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The Toe!

bluemantra

Well-Known Member
So I was honing a razor yesterday on my La Grise which is 50x175. I use the dilucot method by using X strokes no half-strokes yet. Everything turned out great and after stropping was a HHT 2-3 and the shave was good. I'll probably hit it with the hone again with a light slurry to raise the HHT/Keenness a bit more.

Here's my problem, while honing I have trouble keeping the toe on the hone when I get down to each end of the stone. I can keep the toe in good contact with the hone until the last 2 to 3 cm of the stone. Then it starts to lift up on me. Does anyone else have trouble keeping the toe in contact? What are some options to correct this issue? I used my other hand to guide the razor to keep the toe in full contact. Is that a no no? Does honing with half-strokes help with this problem?

Justin
 

Smythe

Well-Known Member
Ideally, you want to keep the edge near the Point (toe), in good contact with the hone at the end of the stroke. This is because the edge near the point does 90% of the cutting when shaving, so you want to be sure that part gets it's fair share of sharpening.

Couple of questions...
Do you use pressure during the stroke, or just the weight of the blade?
Do you hold the stone in hand, or do you rest it on a the bench?

I ask because it is sometimes recommended to have the elbow bent at a comfortable 90 degrees and the forearm parallel to the surface of the hone (of course, these are all proximate as we are all different).

Is the blade a smiling edge or straight?
... the shape (or profile) of the edge affects it contact the surface of the hone.
 

garyhaywood

Well-Known Member
the best thing to do is watch heavy dutys honing videos . they are on utube or srp in video section. he performs the rolling motion that you need. If you watch him carefully. You will see even with a non smiler he starts with the heal down, then finishes with the toe tip on the hone. I carn't explain to well. yes you can guide with your other hand. It is in my opinion easier if you rest your hone in the palm of your hand . then hone with your one hand that holds the razor. keep your elbow up. Bring your hone to a height that is comfortable. your hone is great width for this type of stroke . start heal down and gradualy raize towards the toe at the point wher you finish . Watch the fluid in front of the edge .watch the video you will see much better.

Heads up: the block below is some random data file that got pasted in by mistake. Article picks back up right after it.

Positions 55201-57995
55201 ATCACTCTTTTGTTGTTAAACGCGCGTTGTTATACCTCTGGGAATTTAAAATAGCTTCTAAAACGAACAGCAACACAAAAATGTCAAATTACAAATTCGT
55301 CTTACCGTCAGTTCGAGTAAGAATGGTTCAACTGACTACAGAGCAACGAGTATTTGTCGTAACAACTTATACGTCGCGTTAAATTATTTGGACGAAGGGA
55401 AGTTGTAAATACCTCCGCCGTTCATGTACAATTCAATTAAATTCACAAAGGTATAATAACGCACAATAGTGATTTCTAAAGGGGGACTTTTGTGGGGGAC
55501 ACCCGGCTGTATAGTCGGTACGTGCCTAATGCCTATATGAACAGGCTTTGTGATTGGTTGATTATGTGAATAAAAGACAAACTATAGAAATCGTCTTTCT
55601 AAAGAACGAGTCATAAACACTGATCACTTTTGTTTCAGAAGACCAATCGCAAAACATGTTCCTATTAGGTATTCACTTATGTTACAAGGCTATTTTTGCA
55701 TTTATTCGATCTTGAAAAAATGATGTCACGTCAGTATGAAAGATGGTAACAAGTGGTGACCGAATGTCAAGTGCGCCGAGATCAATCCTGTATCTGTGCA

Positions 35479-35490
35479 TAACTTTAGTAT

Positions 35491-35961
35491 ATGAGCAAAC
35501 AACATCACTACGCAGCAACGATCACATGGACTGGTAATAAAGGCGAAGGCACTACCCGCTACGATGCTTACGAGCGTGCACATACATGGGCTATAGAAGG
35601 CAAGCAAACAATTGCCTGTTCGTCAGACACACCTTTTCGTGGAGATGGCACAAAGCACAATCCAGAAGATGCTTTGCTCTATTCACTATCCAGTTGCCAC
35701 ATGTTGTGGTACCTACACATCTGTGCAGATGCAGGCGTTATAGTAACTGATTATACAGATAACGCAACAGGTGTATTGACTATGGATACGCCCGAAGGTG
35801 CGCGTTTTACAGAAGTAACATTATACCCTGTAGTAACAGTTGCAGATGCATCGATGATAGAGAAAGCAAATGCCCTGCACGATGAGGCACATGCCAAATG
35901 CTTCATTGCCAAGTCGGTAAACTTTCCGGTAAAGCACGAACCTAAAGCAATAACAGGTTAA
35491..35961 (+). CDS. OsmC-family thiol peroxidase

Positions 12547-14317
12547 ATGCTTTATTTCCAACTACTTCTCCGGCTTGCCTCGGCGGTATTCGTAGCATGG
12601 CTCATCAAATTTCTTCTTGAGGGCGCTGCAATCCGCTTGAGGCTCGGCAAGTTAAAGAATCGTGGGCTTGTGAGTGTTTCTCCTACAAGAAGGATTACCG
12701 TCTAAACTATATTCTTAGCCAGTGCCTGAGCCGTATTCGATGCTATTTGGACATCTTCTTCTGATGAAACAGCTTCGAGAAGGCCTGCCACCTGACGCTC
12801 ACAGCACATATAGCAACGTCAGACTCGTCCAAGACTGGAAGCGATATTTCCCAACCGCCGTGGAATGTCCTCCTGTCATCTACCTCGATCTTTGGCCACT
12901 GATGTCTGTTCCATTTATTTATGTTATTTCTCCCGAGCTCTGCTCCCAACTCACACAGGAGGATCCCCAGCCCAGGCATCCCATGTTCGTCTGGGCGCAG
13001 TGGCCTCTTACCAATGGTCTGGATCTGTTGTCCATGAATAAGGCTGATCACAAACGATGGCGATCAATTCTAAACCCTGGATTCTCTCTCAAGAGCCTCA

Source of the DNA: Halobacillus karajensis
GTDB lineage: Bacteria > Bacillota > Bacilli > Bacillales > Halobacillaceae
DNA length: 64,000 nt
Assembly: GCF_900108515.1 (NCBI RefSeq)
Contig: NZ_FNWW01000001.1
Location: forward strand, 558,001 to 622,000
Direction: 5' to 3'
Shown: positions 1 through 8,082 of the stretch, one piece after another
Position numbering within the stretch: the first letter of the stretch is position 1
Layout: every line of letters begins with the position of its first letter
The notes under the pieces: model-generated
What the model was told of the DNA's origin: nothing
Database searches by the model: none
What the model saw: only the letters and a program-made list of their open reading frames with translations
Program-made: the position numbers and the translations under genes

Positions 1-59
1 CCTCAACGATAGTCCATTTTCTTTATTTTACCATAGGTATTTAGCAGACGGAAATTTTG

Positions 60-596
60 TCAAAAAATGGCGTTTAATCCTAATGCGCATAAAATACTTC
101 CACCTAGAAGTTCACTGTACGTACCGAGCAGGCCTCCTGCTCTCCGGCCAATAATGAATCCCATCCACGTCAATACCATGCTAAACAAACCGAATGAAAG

gary

may be some one can find the link
 

bluemantra

Well-Known Member
Smythe said:
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Thank you for the replies.

To answer your questions:
1. I do use pressure in the beginning stages of the dilucot, just because I feel my hone is pretty slow. Is this a no no?
2. I rest the hone on a bench.
3. The edge is straight.
 

DJKELLY

Well-Known Member
You might also check for warp by placing your blade on a dry flat hone to see if it rocks or you can see light under the edge on either side. If it is warped, even a rolling stroke might not get the toe to contact completely on the concave side. It depends on the amount of warp and if the very tip of the toe is contacting and not the area an inch behind the toe. If it is the convex side that is not contacting, or there is no warp, I would suspect your stroke needs more roll. As Gary says, even on unwarped, straight edges, it is best to do a rolling X just to induce a slight smile. I would use magic marker on both the spine and the edge and make a couple strokes on each side to verify which side might be concave or convex. I have even seen both on the same blade. The marker can give you great insight to what is going on.

If you do find a warped edge, you might need to use a narrow hone to get good contact inside the concave area of the blade.

If you need to develop a better rolling X stroke, I would hold the hone in the hand. Not only can you manipulate the razor, but it is also easy, after you get the knack, to manipulate the hone with the left hand. This takes a little finesse, but with practice, you can deftly rock the stone from side to side and produce the same effect as moving the razor handle much further.
Yours truly, Denny
 

cyclelu

Well-Known Member
I always had the same problem when I had the hone on the bench. The only thing that seemed to help was to be very careful not to drop the elbow. I needed to keep my right elbow (I am right handed) very high in order to make contact all the way to the toe at the end of the X stroke. I also used my left hand to guide the razor.

Since I started using my Coticule, I have held the stone in my hand and have gotten much better reulst all around. Specifically the toe is just as sharp as the rest of the blade.

Good Luck.

Lu
 
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